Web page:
In this tutorial, you will learn how to create, run, and package a simple Java application that prints Hello, World! to the system output. Along the way, you will get familiar with IntelliJ IDEA features for boosting your productivity as a developer: coding assistance and supplementary tools.

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Watch the screencast and follow the step-by-step instructions below:

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The Idea Compiler is a 15 year old full service digital product development company, building apps, sites and services. We take founders or product managers from ideas to operating businesses, from prototypes and market testing to operations and support. As I've shown previously, you can code in a simple text editor and compile and run your Java classes from the command line but most Java developers use integrated development environments or IDEs and I'll be using IntelliJ IDEA. In the Intellij IDEA welcome screen, I'll click Create New Project. I'll choose Java as the type of the project and I'll set my project SDK to 1.8, the SDK that I.

Prepare a project


Create a new Java project

In IntelliJ IDEA, a project helps you organize your source code, tests, libraries that you use, build instructions, and your personal settings in a single unit.

  1. Launch IntelliJ IDEA.

    If the Welcome screen opens, click New Project.

    Otherwise, from the main menu, select File New Project.

  2. In the New Project wizard, select Java from the list on the left.

  3. To develop Java applications in IntelliJ IDEA, you need the Java SDK ().

    If the necessary JDK is already defined in IntelliJ IDEA, select it from the Project SDK list.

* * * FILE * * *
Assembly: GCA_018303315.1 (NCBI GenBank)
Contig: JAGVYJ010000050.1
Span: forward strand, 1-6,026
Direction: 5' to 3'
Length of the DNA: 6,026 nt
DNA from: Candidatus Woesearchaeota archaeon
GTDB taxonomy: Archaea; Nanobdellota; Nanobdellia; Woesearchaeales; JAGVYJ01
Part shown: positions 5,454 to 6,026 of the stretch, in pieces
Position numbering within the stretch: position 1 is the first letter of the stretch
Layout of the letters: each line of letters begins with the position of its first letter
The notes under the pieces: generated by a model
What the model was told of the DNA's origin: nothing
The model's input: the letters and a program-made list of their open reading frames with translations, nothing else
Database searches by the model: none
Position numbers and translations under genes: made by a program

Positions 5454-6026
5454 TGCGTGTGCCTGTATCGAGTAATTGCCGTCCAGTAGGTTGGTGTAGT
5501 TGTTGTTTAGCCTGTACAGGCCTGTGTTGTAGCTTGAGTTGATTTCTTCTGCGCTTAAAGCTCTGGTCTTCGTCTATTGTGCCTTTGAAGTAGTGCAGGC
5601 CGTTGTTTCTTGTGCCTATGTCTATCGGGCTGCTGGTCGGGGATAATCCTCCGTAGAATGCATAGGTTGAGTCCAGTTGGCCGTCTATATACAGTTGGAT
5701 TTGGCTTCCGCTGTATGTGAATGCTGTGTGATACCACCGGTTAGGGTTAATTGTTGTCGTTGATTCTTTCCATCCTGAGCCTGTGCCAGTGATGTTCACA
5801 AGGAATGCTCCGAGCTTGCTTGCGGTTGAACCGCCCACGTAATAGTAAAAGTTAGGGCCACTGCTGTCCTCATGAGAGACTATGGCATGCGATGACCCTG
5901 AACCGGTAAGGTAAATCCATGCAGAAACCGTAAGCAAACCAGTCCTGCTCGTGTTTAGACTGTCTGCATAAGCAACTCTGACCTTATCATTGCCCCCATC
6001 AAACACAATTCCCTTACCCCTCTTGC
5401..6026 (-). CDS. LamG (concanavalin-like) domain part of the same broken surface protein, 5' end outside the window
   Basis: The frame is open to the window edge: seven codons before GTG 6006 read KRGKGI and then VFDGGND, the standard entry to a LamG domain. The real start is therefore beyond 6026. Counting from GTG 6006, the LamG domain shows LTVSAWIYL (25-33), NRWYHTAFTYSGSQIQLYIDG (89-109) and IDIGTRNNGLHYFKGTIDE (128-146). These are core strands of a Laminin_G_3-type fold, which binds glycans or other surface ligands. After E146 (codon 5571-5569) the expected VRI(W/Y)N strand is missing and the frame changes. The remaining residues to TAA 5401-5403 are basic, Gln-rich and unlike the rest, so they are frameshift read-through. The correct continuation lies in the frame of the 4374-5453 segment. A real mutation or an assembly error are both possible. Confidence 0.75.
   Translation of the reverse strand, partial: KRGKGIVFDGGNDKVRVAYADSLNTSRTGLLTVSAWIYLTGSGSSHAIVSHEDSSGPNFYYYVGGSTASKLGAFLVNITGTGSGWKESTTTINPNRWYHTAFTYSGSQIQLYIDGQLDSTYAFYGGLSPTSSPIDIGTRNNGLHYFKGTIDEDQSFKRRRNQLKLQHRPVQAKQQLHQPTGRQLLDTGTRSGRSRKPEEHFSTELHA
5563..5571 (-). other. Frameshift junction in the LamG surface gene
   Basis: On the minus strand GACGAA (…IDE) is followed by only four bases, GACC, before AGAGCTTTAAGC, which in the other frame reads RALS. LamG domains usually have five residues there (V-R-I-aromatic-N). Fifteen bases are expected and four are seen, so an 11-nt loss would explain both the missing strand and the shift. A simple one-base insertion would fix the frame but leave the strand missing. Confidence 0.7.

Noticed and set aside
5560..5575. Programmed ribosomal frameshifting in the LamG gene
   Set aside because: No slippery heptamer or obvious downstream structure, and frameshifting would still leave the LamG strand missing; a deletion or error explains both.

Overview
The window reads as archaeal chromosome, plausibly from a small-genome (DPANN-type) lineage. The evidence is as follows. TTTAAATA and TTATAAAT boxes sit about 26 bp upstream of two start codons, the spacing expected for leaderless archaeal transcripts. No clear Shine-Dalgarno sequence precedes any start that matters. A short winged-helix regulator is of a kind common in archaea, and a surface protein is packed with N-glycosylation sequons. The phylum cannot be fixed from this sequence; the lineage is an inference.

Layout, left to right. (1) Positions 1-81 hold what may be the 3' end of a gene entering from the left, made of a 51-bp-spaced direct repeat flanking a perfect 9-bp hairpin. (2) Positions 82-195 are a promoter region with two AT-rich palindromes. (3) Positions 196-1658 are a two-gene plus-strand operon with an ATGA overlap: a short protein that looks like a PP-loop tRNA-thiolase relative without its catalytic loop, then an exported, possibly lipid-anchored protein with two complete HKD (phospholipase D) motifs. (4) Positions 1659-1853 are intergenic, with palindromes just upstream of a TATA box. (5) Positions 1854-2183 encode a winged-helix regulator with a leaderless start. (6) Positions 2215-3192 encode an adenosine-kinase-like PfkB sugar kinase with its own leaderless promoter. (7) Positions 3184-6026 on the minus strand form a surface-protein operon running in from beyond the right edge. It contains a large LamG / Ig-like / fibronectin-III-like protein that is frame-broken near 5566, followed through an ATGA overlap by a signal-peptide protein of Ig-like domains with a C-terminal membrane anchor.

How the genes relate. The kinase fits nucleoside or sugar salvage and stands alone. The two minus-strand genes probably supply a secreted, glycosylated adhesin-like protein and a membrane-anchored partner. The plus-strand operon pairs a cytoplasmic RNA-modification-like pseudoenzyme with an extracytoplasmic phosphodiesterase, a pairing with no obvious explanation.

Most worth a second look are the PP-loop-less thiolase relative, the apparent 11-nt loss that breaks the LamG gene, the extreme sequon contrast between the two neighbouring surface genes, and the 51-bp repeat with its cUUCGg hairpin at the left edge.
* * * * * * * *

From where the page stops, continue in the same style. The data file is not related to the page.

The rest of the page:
If the JDK is installed on your computer, but not defined in the IDE, select Add JDK and specify the path to the JDK home directory (for example, /Library/Java/JavaVirtualMachines/jdk-13.0.1.jdk).

    If you don't have the necessary JDK on your computer, select Download JDK. In the next dialog, specify the JDK vendor (for example, OpenJDK), version, change the installation path if required, and click Download.

  4. We're not going to use any additional libraries or frameworks for this tutorial, so click Next.

  5. Don't create a project from the template. In this tutorial, we're going to do everything from scratch, so click Next.

  6. Name the project, for example: HelloWorld.

  7. If necessary, change the default project location and click Finish.

Create a package and a class

Packages are used for grouping together classes that belong to the same category or provide similar functionality, for structuring and organizing large applications with hundreds of classes.

  1. In the Project tool window, select the src folder, press Alt+Insert, and select Java Class.

  2. In the Name field, type com.example.helloworld.HelloWorld and click OK.

    IntelliJ IDEA creates the com.example.helloworld package and the HelloWorld class.

Together with the file, IntelliJ IDEA has automatically generated some contents for your class. In this case, the IDE has inserted the package statement and the class declaration.

This is done by means of file templates. Depending on the type of the file that you create, the IDE inserts initial code and formatting that is expected to be in all files of that type. For more information on how to use and configure templates, refer to File templates.